Regulators finalize rule changes to help banks weather pandemic

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WASHINGTON — Banking regulators finalized three rules Wednesday that have been in place on an interim basis since earlier this year to address the coronavirus pandemic.

The Federal Reserve, Federal Deposit Insurance Corp. and Office of the Comptroller of the Currency together approved final rules codifying temporary changes to the community bank leverage ratio, automatic restrictions on capital distributions and a measure delaying a new accounting standard for expected credit losses.

Congress in the $2 trillion Coronavirus Aid, Relief and Economic Security Act temporarily lowered the community bank leverage ratio — a simplified measure that institutions with assets of less than $10 billion can use instead of more complex capital requirements — by 1 percentage point to 8%.

To further lighten the load, the regulatory agencies said that community banks choosing to use the CBLR would only need to raise it to 8.5% in 2021. The 9% minimum would be reinstated the following year starting Jan. 1.

Regulators also finalized an interim rule issued in March that placed automatic restrictions on bank capital distributions, including share repurchases, dividend payments and bonus payments. The rule is intended to make those limitations more gradual. That rule will go into effect Jan. 1.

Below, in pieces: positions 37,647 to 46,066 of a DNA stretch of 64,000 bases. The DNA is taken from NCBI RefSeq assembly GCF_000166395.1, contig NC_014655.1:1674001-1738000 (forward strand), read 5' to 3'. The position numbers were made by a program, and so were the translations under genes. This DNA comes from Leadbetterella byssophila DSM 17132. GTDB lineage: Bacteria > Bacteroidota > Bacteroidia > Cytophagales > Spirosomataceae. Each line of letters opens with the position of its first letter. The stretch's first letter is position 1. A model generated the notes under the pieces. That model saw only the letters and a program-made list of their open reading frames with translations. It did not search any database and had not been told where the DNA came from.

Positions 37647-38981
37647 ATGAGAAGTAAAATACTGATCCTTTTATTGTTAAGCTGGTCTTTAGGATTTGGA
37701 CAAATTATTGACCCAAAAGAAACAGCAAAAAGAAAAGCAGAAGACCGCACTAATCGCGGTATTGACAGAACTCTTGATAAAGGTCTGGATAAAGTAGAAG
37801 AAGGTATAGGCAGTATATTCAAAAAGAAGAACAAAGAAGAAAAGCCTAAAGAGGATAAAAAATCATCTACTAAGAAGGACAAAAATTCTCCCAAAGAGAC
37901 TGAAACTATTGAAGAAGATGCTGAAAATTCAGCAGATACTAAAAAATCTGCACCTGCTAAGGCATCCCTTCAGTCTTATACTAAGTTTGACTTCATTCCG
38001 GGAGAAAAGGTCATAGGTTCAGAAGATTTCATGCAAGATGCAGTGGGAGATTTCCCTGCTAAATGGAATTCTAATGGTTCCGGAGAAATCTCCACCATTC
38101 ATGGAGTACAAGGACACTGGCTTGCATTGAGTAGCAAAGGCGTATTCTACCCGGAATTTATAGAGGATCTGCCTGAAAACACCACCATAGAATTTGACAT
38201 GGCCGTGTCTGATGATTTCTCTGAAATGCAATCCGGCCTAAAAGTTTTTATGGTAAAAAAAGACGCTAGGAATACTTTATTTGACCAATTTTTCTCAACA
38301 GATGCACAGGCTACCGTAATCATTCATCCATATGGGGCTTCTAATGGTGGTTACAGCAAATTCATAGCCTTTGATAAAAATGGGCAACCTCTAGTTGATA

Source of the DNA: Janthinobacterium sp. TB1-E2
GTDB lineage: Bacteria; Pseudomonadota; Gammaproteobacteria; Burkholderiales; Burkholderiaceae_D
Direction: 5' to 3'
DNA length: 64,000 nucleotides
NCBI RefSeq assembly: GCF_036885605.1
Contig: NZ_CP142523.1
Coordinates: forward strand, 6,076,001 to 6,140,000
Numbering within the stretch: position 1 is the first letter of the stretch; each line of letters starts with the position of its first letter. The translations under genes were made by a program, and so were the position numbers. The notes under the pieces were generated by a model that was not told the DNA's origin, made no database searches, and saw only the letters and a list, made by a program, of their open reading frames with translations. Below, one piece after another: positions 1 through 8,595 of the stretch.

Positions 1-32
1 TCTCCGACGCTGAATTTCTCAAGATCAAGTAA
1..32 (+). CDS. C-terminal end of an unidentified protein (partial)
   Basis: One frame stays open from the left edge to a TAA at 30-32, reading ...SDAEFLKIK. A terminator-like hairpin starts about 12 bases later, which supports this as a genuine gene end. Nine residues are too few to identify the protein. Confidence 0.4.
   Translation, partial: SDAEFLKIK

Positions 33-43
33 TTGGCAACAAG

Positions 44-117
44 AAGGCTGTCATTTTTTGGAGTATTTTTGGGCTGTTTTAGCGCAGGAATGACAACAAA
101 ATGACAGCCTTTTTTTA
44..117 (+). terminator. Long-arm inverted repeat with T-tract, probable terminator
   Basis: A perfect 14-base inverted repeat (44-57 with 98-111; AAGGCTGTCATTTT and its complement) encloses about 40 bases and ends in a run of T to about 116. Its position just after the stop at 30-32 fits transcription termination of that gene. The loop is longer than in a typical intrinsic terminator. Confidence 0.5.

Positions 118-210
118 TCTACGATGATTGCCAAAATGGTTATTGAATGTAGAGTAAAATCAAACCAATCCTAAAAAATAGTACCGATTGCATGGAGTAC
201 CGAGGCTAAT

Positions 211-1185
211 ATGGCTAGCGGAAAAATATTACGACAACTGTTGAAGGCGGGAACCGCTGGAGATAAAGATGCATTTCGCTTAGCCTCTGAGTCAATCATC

Martin Gruenberg, an FDIC board member and former chairman of the agency, voted against finalizing that rule, arguing in a statement that it "puts the banking system at greater risk."

"This is a misconceived rulemaking that allows a banking organization to continue to make capital distributions, such as dividends, that would weaken the capital position of the bank during a period of extraordinary economic stress," he said.

The agencies additionally finalized an interim rule from March that will allow financial institutions to push back the implementation of the current expected credit losses, or CECL, accounting standard for two years, followed by a three-year transition period. The final rule will apply to all financial institutions, unlike the interim rule, which only applied to banks that were required to convert to CECL this year.

The CECL delay will take effect once it is published in the Federal Register, the agencies said in a release.

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